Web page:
The Department of English and Humanities (DEH) at the University of Liberal Arts Bangladesh organized the first forum of its Summer 2020 Curriculum Integration (CI) program on August 6, 2020. The CI is a student-centered event where faculty members and public intellectuals engage students critically by focusing on a chosen theme. The theme for this semester is “Pandemic: A Pandora’s Box – Covid-19 and beyond.” Students are expected to apply some of the aspects of the discussed topic in course-related projects.
Invited discussants for this forum were Professor Mohammed Omar Rahman and Professor Din M. Sumon Rahman of ULAB. The session was moderated by the Pro-Vice Chancellor and Head of DEH, Professor Shamsad Mortuza.
Prof. Omar Rahman is an academic psychiatrist and epidemiologist/demographer who is currently Dean of Research and Professor of Epidemiology and Demography at ULAB. Prof. Sumon Rahman, also teaching at ULAB in the Dept. of Media Studies & Journalism (MSJ), is a Bangladeshi writer and cultural studies scholar.
The program’s moderator, Prof. Shamsad Mortuza, opened the discussion by asking the speakers to reflect on the way the narrative of the Coronavirus has been unpacked against the background of the lockdown. During this lockdown and the state of isolation, “a social cohesion must come out by not being together,” and that “we need to work together in trying to be isolated,” were Prof. Omar’s first responses. He referred to previous occurrences of plagues in different centuries to emphasize that although the mortality rate for COVID-19 “is significantly lower” than previous plagues, the responses are very similar. In relation to the discipline, he said, “We have a lot to learn from literature in terms of how we deal with it” or how to deal with a reality which does not make sense anymore, as has also been narrated by Albert Camus in his novel, The Plague. To reflect on the spread of the virus, Prof. Omar said that there is a tendency among people to believe that it is an “egalitarian epidemic” because it is a virus and for that matter, it might not distinguish between people. By referring to a course that he teaches at ULAB called Health and Society, he suggested, “Unfortunately that is not the case” and “one’s health is determined by their social position.” Therefore, he asked the students to empathize with the poor, to listen to “the voice of the dispossessed” and be aware of the “structural unfairness of society” which, he believes, have also surfaced in world literature across countries.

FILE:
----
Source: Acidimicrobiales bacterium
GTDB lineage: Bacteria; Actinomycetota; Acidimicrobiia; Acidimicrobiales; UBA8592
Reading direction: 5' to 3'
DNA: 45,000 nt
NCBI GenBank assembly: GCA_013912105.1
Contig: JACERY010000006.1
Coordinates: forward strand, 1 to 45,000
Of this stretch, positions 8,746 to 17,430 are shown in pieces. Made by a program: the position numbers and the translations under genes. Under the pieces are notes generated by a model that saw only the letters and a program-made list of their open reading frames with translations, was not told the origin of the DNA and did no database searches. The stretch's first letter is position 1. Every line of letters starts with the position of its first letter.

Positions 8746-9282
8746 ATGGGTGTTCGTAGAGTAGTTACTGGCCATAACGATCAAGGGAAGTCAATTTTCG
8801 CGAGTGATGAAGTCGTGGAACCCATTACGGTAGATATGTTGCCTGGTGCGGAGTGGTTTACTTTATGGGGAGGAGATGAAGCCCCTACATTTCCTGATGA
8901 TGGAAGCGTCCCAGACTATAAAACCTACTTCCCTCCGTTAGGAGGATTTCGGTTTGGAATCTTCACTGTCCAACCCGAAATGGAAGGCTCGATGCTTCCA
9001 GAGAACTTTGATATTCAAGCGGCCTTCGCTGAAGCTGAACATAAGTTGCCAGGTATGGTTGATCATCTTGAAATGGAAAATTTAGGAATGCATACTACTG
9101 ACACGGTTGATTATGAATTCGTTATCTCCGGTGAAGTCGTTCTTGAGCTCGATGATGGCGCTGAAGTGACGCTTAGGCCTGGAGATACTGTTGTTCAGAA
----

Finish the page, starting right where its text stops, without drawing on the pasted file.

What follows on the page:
Prof. Sumon Rahman unpacked the Corona narrative by distinguishing between disease and epidemic, in which case, the first experience is individual, while the second one is social. The social experience is a holistic experience, and only by looking at it holistically, can one measure the class dimension of the problem. Prof. Sumon also claimed that the word “quarantine”’ is nothing new to us since it has been used in 19th century Bengal and in Bangla literary texts. He explained how the people in different times and places (like slums), and with different experiences of migration respond to death. Prof. Sumon also discussed how “extreme situations” like lockdowns might unfold narratives by making them transparent, which we do not hear during “normal” times. Some of the “unbelievable” stories heard include how people are trying to leave the country, buying hospitals, and setting up ICUs in their homes.
In response to the question on when and whether we should go back to normal school, Prof. Omar said that if the children go to school, they might bring the virus home to their elderly and vulnerable family members. On the other hand, if they do not go back to school, the parents cannot go back to work as there would be no one to take care of the children at home. In the case of Bangladesh, the government has decided not to open schools yet, and Prof. Omar deems it a “prudent” decision.
To the final question posed by Prof. Shamsad regarding how the current pandemic narrative would shape future literary narratives, that is, the stories of deaths and diseases, Prof. Omar replied that “nothing changed” since 1665, a reference to Daniel Defoe’s depiction of the Bubonic Plague in London in a book titled, A Journal of the Plague. The reality is, according to Prof. Omar, the poor die everywhere and every day. Now everyone, including the liberal political enthusiasts, has become interested in the narratives of death, or what Prof. Sumon calls “necro-narratives,” and that is perhaps because we have encountered “a visible predator” in front of us, something that attacks indiscriminately. By referring to the condition of the US, Prof. Omar implied that perhaps one positive aspect of the Corona experience is that now we can talk about a “shared humanity” and a “shared ending” where the rich will have to take care of the poor through redistribution of wealth and a strong health care system. He concluded on a positive note that perhaps this experience will make us more empathetic – people in a position of power and with resources to help others would lend a hand not because they will be rewarded but because that would be the most ethical or moral thing to do. These gestures should surface in the future narratives too and Prof. Sumon iterated that in literary and popular media texts, references to the pandemic have already occurred. The discussion ended with Prof. Sumon’s recitation of his poem “Brishti Hochhe” from his necro-narrative series, composed during this pandemic.
The floor was then opened up for a Q&A session during which students asked some very interesting questions on the discussion they had heard. The program ended with concluding remarks and a vote of thanks by Prof. Kaiser Haq, Dean of the School of Arts and Humanities at ULAB.